The carbon tax started on July 1, 2012. Apart from claims that it really isn't affecting us, many of us will notice our energy prices increasing for a start.
And that affects almost everything!
Many groups of people will not receive 'compensation' for the additional costs.
Already some people are noting that the 'price' of carbon is too high - especially since the European market for carbon has collapsed - and that we are the only nation doing this!
Will it reduce carbon dioxide emissions? Will it decrease global temperatures?
Two good articles on the impact of the 'carbon tax'...
I've included the first few paragraphs of each.. click each heading to read more...
Pointless Carbon Tax
by Cliff Ollier, Quadrant, July 10, 2012
"Currently the world is in the grip of one those phenomena known as the Madness of Crowds."
"Global warming and climate change have become dominant features in the way we run our lives, and in the bizarre actions of governments.
People are still threatening us with the old line that Global Warming will have devastating effects. On May 3rd 2012 the US Defense Secretary said: 'Climate change has a dramatic effect on national security. Rising sea levels, severe droughts, the melting of the polar caps, the more frequent and devastating natural disasters all raise demand for humanitarian assistance and disaster relief.' More recently CSIRO repeated its claims of dangerous rise of sea levels.
Is there any truth at all in this?
The Climate Alarm is based on the assertions that
1. The world is getting warmer and
2. The global warming is caused by human-produced CO2 (AGW).
All the rest - rising sea level, melting ice sheets, drowning polar bears, etc. - are additional alarms based on the assumption of global warming.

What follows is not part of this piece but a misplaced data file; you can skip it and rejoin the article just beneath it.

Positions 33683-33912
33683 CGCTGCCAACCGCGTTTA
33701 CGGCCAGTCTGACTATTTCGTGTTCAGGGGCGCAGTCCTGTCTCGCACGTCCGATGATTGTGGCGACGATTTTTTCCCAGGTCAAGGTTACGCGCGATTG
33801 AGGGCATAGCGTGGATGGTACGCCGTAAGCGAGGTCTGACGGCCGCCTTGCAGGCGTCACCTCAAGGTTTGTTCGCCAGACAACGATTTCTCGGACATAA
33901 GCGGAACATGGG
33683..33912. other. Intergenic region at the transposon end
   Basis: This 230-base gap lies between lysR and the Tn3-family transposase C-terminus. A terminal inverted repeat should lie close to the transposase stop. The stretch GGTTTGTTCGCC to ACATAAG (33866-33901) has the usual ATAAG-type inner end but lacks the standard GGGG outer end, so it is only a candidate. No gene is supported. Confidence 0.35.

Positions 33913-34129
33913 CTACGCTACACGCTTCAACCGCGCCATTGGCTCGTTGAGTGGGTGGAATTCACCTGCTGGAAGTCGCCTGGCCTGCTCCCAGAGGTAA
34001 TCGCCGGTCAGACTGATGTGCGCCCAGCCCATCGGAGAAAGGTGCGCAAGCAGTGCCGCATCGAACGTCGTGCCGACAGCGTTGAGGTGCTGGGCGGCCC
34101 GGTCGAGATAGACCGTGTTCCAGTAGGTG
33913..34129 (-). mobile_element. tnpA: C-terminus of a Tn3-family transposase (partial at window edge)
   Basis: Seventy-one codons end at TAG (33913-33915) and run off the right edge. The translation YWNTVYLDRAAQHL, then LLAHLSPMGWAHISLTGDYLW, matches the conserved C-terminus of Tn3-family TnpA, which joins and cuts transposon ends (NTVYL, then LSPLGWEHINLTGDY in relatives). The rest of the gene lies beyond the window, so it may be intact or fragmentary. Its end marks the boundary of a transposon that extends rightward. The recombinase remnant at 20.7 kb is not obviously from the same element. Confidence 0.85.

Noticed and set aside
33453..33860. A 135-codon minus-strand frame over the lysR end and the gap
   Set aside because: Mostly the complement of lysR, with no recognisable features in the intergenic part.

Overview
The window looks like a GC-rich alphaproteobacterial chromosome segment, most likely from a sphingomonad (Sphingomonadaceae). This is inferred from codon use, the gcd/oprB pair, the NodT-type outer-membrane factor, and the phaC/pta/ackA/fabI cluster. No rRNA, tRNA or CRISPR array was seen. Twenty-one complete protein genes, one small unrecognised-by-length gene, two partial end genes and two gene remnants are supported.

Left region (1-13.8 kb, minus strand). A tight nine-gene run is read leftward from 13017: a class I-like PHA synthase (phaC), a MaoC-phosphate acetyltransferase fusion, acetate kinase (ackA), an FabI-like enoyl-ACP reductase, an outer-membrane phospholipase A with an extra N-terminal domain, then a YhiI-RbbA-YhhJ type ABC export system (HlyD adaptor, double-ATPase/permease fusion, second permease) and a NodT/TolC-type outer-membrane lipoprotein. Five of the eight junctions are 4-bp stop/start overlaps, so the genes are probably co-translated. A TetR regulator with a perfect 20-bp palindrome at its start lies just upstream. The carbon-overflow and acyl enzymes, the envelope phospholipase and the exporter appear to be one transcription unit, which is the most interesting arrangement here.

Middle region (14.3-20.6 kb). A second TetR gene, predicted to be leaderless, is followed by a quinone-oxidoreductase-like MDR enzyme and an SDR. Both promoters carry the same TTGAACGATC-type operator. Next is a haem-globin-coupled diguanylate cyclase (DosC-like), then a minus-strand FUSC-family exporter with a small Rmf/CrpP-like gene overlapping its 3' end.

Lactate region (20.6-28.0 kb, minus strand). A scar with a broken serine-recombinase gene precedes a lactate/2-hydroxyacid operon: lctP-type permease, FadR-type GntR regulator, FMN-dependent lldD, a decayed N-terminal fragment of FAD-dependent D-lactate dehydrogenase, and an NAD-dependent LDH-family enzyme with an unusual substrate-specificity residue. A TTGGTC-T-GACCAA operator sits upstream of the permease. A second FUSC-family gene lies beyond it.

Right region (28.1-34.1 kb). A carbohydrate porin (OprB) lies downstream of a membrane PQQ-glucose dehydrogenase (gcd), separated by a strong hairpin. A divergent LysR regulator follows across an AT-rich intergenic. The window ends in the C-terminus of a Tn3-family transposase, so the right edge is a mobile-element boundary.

Warming has ceased! . . . . .
It's too soon to pass judgment on the impact of the carbon tax
by: Terry McCrann - From: Herald Sun - July 11, 2012
"Julia Gillard has said the new carbon tax aims to cut our emissions by 5 per cent by 2020."
ONE thing should be bleedingly obvious about Julia Gillard and Bob Brown's - and, I guess we have to add, Christine Milne's - carbon tax.
One week in, is far too early to claim proof of its impact.
Indeed, one year in, would still be far too early. Apart that is, from one very specific impact: its then evident impact on voters.
Indeed, Kevin Rudd aside, that will be precisely the point in time at which to make that judgment.
In terms though, of the tax's substantive impact, five years out would probably be around the appropriate time frame to judge how it is operating and what it has done.
The prime minister, her treasurer, and her singing minister - no, the other one, not the formerly singing one - have been desperately trying to rush everyone to accept immediate judgment.
That no, the sky didn't fall in last Sunday week, that as the PM wrote in the Herald Sun Editorial pages last week, groceries hadn't suddenly become 20 per cent more expensive, a roast didn't now cost $100. Nor of course does this paper now cost $4. Nor is the price of petrol suddenly $3 a litre. Nor have electricity bills gone up 10 or 20 per cent, nor ... oh wait, whoops, those bills have done exactly that!.
This is to make two points. The carbon tax has had a direct, immediate and significant impact on electricity bills.
That will filter into costs and prices - over time, and not all or even very much in the first week.
Secondly, to engage in absurd straw-men exaggerations about non-existent $100 roasts is both silly and dishonest.
It reinforces the point that just about anything that Gillard says about the carbon tax is either an outright lie or a constructive lie. Or a clever lawyer's way of skewing the focus away from the important - negative - issues. . . . ."